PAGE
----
October 31, 2016
An Interview with Mark Kelley
Member since: 1982
Position: Co-Principal Bassoon
Hometown: Lincoln, Nebraska
Education: University of Nebraska
I knew I’d make a career in music when:
I knew I would not be big enough to play in the NFL.
How did you choose your instrument?
Just like the actor Rainn Wilson, I was told that you could pick up girls in school by playing the bassoon. And it worked! I met a cute girl in college who also happened to play the bassoon, and I have been married to Cheryl for almost 40 years.
If I weren’t a professional musician I’d be:
A billionaire tech inventor (just ask the rest of the bassoon section about my tech skills).
What has influenced you most?
My faith has influenced me through my playing career. I know that there is a reason why I am playing in a great orchestra.
What is one of your proudest moments as a musician?
That I am a member of a great bassoon section.
Three members of the Minnesota Orchestra's bassoon section (Norbert Nielubowski, Mark Kelley and J. Christopher Marshall)
How do you explain the bassoon to someone who has never heard of it before?
Picture a large, tall bed post. And when you are watching a funny spot in a movie, the bassoon is usually playing! They call us the clown of the orchestra.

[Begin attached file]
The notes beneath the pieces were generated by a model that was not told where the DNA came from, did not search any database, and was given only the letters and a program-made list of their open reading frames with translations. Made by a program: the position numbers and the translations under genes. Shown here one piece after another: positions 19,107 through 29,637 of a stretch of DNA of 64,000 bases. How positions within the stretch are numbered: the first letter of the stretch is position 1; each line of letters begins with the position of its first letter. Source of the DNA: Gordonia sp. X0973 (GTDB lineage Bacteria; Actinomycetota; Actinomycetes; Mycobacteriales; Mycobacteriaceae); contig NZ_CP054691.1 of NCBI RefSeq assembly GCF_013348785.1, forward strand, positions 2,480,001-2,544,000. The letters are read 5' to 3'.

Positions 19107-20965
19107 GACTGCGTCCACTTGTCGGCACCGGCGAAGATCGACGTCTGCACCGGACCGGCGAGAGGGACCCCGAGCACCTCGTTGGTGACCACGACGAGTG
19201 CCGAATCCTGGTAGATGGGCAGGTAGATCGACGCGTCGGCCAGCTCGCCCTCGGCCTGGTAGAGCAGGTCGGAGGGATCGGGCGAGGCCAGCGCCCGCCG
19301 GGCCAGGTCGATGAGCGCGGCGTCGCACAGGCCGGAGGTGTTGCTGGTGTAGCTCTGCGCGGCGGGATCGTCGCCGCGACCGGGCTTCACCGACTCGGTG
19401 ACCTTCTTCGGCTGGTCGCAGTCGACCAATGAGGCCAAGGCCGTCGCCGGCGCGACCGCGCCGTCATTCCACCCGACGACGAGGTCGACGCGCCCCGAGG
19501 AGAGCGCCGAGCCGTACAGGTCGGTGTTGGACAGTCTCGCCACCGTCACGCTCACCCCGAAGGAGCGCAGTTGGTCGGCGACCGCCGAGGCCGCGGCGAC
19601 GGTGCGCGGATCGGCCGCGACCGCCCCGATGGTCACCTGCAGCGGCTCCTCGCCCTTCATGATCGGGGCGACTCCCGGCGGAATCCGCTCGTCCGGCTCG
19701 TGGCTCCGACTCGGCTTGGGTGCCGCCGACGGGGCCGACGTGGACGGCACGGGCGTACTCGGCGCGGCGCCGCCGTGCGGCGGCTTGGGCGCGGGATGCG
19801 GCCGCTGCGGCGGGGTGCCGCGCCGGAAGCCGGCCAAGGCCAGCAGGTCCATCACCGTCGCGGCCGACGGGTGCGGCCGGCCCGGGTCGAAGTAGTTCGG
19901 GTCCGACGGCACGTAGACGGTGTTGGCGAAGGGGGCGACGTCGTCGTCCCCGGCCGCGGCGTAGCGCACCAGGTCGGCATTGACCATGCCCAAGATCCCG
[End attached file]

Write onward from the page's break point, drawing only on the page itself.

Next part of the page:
If you could play a different instrument in the orchestra, which would you choose and why?
Viola! Because the viola section seems to have the most fun in the orchestra, and it is a very easy instrument to play (just kidding).
Which solo or moment in the bassoon’s orchestral repertoire is your favorite?
The Berceuse from Stravinsky’s Firebird suite.
What is your most memorable performance with the Orchestra?
Most recently, our performances and master class in Cuba. Also, playing at the Musikverein in Vienna and at the Proms in London.
When you’re not performing or practicing, what do you enjoy doing in your free time?
Spending time with our family and seven grandchildren. Also boating, traveling, gardening, drinking coffee and painting, especially landscapes. Lately, I’ve been listening to Adele.
Bassoonist Mark Kelley, his wife Cheryl (also a bassoonist!), and their seven grandchildren (Photo courtesy of Mark Kelley)
Do you have any thoughts for audience members?
We appreciate each and every one of you, more than you know.
To read more about Mark Kelley, visit minnesotaorchestra.org/about.